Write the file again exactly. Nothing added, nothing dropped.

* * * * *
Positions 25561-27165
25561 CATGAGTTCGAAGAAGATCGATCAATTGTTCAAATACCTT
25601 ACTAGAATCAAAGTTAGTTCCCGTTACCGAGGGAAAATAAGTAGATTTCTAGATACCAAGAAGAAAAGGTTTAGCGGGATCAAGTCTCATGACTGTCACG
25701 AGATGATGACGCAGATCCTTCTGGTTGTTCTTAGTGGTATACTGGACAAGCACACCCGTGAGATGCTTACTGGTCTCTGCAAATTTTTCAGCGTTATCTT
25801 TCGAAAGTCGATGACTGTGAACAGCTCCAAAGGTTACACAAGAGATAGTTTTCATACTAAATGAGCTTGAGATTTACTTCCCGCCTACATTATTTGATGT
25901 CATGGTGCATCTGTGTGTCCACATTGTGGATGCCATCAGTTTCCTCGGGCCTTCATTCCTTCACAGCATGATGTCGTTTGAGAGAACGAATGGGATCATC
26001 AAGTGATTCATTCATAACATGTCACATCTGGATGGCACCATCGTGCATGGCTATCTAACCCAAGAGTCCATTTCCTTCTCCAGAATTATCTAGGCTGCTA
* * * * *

Positions 25561-27165
25561 CATGAGTTCGAAGAAGATCGATCAATTGTTCAAATACCTT
25601 ACTAGAATCAAAGTTAGTTCCCGTTACCGAGGGAAAATAAGTAGATTTCTAGATACCAAGAAGAAAAGGTTTAGCGGGATCAAGTCTCATGACTGTCACG
25701 AGATGATGACGCAGATCCTTCTGGTTGTTCTTAGTGGTATACTGGACAAGCACACCCGTGAGATGCTTACTGGTCTCTGCAAATTTTTCAGCGTTATCTT
25801 TCGAAAGTCGATGACTGTGAACAGCTCCAAAGGTTACACAAGAGATAGTTTTCATACTAAATGAGCTTGAGATTTACTTCCCGCCTACATTATTTGATGT
25901 CATGGTGCATCTGTGTGTCCACATTGTGGATGCCATCAGTTTCCTCGGGCCTTCATTCCTTCACAGCATGATGTCGTTTGAGAGAACGAATGGGATCATC
26001 AAGTGATTCATTCATAACATGTCACATCTGGATGGCACCATCGTGCATGGCTATCTAACCCAAGAGTCCATTTCCTTCTCCAGAATTATCTAGGCTGCTA